“Regenerative braking” meets “regenerative recoil”.

I love it.


I think this is just a case of what you're used to.

I grew up with bullpups and I find non-bullpup awkward to reload and harder to deal with malfunctions, and certainly more awkward to carry (American soldiers seem to have to bend their wrist when carrying their rifles where British soldiers have everything in line.)

And you don't reach into your armpit - you rotate it and then you can immediately see into the breech and manipulate it.


I’m sure with enough practice I could get used to it, and yeah I think it is a little more comfortable to carry the L85 (though I never have) since it’s shorter. How do you manipulate the bolt without taking your hand off the pistol grip though (right handed shooter)? Reaching over to the other side is horribly awkward for me. With an M4 I can take my left and just yank back on the charging handle - especially a custom one.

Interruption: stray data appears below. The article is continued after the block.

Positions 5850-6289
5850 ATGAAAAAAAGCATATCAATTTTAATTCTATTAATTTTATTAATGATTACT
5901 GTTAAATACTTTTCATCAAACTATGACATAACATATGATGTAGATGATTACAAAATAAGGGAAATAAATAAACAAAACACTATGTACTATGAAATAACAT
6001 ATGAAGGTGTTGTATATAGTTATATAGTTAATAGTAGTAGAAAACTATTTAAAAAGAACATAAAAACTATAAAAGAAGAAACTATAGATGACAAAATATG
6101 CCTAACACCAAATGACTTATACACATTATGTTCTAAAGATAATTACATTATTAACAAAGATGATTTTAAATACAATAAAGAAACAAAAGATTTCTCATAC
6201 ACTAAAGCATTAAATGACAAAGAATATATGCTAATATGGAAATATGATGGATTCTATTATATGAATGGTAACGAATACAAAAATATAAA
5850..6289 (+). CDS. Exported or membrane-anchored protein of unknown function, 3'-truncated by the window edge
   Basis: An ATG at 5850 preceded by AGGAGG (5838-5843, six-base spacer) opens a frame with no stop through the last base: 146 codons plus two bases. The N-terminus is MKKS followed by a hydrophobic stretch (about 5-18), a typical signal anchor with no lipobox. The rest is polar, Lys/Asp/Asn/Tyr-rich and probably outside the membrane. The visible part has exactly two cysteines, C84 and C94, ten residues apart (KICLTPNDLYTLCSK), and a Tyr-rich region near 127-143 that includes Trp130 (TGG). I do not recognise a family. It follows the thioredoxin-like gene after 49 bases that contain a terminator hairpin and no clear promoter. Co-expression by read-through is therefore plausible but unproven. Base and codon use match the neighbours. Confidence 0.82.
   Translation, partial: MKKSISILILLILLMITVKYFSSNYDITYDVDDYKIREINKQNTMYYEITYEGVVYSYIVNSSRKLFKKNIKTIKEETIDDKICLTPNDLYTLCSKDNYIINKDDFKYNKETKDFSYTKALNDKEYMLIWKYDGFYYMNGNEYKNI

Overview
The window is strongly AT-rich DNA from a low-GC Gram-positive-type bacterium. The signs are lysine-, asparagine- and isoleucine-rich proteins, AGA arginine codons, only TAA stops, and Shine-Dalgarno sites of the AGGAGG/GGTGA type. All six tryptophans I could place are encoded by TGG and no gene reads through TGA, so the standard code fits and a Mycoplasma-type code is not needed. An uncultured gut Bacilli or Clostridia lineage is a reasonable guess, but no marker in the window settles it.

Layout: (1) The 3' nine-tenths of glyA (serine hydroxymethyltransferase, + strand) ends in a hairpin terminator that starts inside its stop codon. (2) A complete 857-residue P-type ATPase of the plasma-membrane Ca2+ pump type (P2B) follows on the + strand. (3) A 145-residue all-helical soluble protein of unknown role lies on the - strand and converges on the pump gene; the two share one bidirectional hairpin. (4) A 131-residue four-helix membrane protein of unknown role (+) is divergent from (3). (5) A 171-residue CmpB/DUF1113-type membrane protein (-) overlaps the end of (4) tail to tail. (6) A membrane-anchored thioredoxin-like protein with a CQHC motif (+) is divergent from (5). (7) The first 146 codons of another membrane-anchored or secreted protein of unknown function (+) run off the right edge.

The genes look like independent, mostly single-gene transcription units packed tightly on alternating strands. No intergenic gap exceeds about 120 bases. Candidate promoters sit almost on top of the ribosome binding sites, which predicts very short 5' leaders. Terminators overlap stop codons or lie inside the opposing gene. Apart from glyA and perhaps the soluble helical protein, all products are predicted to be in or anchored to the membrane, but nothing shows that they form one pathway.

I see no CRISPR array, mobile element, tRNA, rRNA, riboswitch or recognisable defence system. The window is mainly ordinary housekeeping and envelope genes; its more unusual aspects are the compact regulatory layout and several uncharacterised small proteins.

> How do you manipulate the bolt without taking your hand off the pistol grip though

I rotate my right hand (that's holding the pistol grip) 90 degrees to the right, then yes reach over and grab the bolt with my other hand. My hand doesn't leave the pistol grip and the butt doesn't leave my shoulder. It's never occurred to me that it might be awkward - feels very natural to me.

How do you feel about the fact that your charging handle isn't physically connected to your bolt on an AR-style rifle? I like the fact that I can directly grip my bolt and force it into or out of battery. I think on the AR you've got separate controls to pull the bolt back and to push it forward (forward assist) and neither are physically connected as they aren't reciprocating.


It may be just a lack of practice (I don’t own a bullpup rifle), but it’s always felt rough and I can’t do mag changes nearly as fast.

And great point, the charging handle not being part of the actual bolt. On the AR the forward assist is only doing work after the bolt has been “released” from the catch. A crappy charging handle can definitely cause more malfunctions. It’s also another part to clean.